It is admitted that Sections 9 and 36(2) provide analogous remedies to the award holder in a post-award scenario, as the court can direct the award debtor to secure the awarded amount, or any percentage of it as per discretion, in both the said scenarios. However, the award debtor must face widely different eventualities since the nature of both applications are distinct.

Unlike judicial proceedings, directions passed by an Arbitral Tribunal are not appealable at every stage and Section 36(2) presents the first opportunity to an award debtor to place a hurdle to the enforcement of the award. On the other hand, as noted by the Supreme Court in Hindustan Construction case8 and the Bombay High Court in Dirk case9, Section 9 applications filed in a post-award scenario are intended as a measure of protection is a “step-in-aid of enforcement”. The simultaneous filing of both must be considered appropriately to balance the distinctive objectives.

As correctly reaffirmed in this judgment, any court dealing with a Section 9 application is not statutorily guided by the provisions of Order 39 Rules 110 and 211 and Order 38 Rule 512 CPC. Per contra, in case of an application made under Section 36(2) for stay of the award, the statute specifically stipulates that the Court shall have due regard to the provisions for grant of stay of a money decree under the CPC and must record reasons for the same. The considerations which shall weigh in favour of the Court’s decision-making while deciding on a stay on execution of a money decree are embedded in Order 41 Rules 113 and 514 CPC. Appositely, the Supreme Court in Pam Developments (P) Ltd. v. State of W.B.15 and Toyo Engg. Corpn. v. Indian Oil Corpn. Ltd.16 held that Order 41 Rule 5 CPC must be followed as guidance in all applications for stay of an arbitral award directing deposit of money. Even though the discretion of the court is limited, and provisions of CPC do not have to be mandatorily followed, the court is empowered to exercise discretion if the facts of the case demand the same. As follows, a Section 9 application, unlike an application under Section 36(2) necessitates a review of multitudinous factors which may convince the court to pass any direction in favour of the award debtor. Consequently, linking the two applications, as was done in this case, tips the scales in favour of the award holder and waters down the remedy available under Section 36(2), making it difficult for the award debtor to get a stay without complying with the directions passed in Section 9 application.

Notwithstanding, as per the latest amendment, an award debtor has the right to request the court to review the award passed on the ground that arbitration agreement or the contract which forms the basis of the award, or the making of the award itself prima facie appears to be rooted in fraud or corruption. Accordingly, since the Act presupposes the duty of a court to review the award in a manner not required during proceedings under Section 9, the pendency of an application under Section 36(2) merits an independent hearing at the least.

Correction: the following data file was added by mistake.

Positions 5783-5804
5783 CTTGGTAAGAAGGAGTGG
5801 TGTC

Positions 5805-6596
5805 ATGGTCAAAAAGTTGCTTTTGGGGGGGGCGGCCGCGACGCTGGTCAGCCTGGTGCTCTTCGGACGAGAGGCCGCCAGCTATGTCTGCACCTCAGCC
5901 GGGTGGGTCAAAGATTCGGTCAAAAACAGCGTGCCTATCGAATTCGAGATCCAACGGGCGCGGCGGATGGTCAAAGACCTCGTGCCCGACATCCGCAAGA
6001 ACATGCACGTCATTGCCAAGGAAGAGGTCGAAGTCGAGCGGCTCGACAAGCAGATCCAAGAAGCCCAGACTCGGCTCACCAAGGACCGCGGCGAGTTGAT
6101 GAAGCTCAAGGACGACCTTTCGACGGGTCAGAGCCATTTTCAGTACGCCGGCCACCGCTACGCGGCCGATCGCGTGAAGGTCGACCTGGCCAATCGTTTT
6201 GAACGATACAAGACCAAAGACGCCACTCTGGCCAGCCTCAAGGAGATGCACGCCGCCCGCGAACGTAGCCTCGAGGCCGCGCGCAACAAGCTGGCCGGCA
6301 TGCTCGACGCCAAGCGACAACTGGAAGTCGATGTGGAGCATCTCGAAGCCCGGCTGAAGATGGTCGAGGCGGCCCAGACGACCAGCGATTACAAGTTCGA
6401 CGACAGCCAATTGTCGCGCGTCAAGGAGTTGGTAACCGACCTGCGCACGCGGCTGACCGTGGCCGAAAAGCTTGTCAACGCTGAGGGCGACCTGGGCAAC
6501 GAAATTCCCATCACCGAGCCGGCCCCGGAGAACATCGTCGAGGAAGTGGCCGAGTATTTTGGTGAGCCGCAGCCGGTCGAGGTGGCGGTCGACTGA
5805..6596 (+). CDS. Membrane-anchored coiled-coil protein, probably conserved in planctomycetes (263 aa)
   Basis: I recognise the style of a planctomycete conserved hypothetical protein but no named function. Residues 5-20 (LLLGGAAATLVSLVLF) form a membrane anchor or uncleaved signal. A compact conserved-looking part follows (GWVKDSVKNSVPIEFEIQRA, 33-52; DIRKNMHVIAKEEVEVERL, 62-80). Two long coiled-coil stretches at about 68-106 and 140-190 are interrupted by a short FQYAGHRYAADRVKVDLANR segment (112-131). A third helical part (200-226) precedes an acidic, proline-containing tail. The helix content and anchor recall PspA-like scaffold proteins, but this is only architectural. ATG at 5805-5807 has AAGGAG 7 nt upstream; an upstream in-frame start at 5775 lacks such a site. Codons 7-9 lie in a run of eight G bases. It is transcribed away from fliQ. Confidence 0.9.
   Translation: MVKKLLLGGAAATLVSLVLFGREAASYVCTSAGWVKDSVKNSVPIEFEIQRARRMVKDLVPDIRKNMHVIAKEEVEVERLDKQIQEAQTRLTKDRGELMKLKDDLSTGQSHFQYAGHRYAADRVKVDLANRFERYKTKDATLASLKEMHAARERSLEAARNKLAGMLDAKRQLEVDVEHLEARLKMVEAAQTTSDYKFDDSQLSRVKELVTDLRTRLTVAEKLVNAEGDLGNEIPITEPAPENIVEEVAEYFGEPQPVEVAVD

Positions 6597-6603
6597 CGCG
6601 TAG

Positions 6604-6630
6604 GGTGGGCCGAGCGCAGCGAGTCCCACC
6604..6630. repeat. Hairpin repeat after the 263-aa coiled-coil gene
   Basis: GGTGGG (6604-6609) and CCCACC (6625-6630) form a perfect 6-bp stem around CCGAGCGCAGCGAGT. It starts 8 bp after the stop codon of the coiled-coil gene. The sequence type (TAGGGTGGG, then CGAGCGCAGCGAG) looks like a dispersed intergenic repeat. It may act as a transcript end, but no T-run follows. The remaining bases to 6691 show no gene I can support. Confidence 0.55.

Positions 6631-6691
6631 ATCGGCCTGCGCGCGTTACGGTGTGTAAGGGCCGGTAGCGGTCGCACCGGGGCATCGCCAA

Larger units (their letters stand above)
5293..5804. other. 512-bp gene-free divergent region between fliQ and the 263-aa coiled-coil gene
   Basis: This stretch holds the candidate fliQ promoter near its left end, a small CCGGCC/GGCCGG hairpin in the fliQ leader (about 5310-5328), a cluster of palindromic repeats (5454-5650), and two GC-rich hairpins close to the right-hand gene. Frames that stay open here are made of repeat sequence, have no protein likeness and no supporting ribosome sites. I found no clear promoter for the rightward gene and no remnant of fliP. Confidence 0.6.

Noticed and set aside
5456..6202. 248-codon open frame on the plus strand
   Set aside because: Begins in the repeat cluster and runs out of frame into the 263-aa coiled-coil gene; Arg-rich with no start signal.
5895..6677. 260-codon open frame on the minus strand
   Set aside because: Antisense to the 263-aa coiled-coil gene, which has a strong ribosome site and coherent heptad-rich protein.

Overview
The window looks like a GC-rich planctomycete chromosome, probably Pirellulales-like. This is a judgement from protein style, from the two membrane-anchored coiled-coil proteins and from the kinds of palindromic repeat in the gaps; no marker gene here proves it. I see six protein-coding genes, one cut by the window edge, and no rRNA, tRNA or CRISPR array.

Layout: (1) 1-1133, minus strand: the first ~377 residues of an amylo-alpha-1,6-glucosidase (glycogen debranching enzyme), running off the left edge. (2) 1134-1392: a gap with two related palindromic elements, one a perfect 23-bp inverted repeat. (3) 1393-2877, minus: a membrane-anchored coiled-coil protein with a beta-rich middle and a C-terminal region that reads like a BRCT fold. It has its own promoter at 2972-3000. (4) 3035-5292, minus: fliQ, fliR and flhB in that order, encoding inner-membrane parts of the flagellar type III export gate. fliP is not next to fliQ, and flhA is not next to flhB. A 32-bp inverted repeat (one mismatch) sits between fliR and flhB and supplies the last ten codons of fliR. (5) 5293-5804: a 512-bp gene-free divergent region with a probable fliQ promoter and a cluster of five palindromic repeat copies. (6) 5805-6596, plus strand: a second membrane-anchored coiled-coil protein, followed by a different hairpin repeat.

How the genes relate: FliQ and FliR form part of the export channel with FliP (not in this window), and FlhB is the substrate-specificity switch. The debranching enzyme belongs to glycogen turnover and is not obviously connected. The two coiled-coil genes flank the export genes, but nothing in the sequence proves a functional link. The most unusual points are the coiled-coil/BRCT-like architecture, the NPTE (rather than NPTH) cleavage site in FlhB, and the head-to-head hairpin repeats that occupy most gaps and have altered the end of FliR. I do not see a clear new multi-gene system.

Lastly, in the case of a Section 9 application, the award debtor has the right to challenge any direction passed by the court under Section 3717 of the Act. However, any order passed under Section 36(2) cannot be challenged until disposal of the underlying Section 34 application. This means that if two applications are dealt with concurrently and the stay is made contingent upon the directions passed in Section 9 application, the award debtor has no option but to comply with the same.

In sum, although it is a valid proposition in law that the mere filing of Section 36(2) application earlier in time does not entitle the award debtor to a hearing prior to the hearing of Section 9 application, hearing the latter first disregards the protection afforded to the award debtor under the Act. If Section 9 application is heard earlier, rather than getting an opportunity to prima facie show the perversity in the award and build a case for itself, the award debtor’s scope of submissions will be limited to defending itself in the case presented against it in Section 9 application. The same makes the remedy under Section 36(2) infructuous in more ways than one. Therefore, although the courts under Section 9 are indeed vested with wide powers, the said scenario presents one of the few situations which require the unbridled powers to be exercised with caution.

† Associate, Khaitan & Co. Author can be reached at

†† Associate, Khaitan & Co. Author can be reached at

1. Arbitration and Conciliation Act, 1996, S. 9.

2. 2015 SCC OnLine Bom 1813, para 13.

3. (2020) 17 SCC 324, para 36.

4. Arbitration and Conciliation Act, 1996, S. 36(2).

5. (2021) 10 SCC 792.

6. Arbitration and Conciliation Act, 1996, S. 34.

7. Code of Civil Procedure, 1908.

8. (2020) 17 SCC 324.

9. 2015 SCC OnLine Bom 1813.

10. Civil Procedure Code, 1908, Or. 39 R. 1.

11. Civil Procedure Code, 1908, Or. 39 R. 2.

12. Civil Procedure Code, 1908, Or. 38 R. 5.

13. Civil Procedure Code, 1908, Or. 41 R. 1.

14. Civil Procedure Code, 1908, Or. 41 R. 5.

15. (2019) 8 SCC 112, paras 19-20.

16. 2021 SCC OnLine SC 3455.

17. Arbitration and Conciliation Act, 1996, S. 37.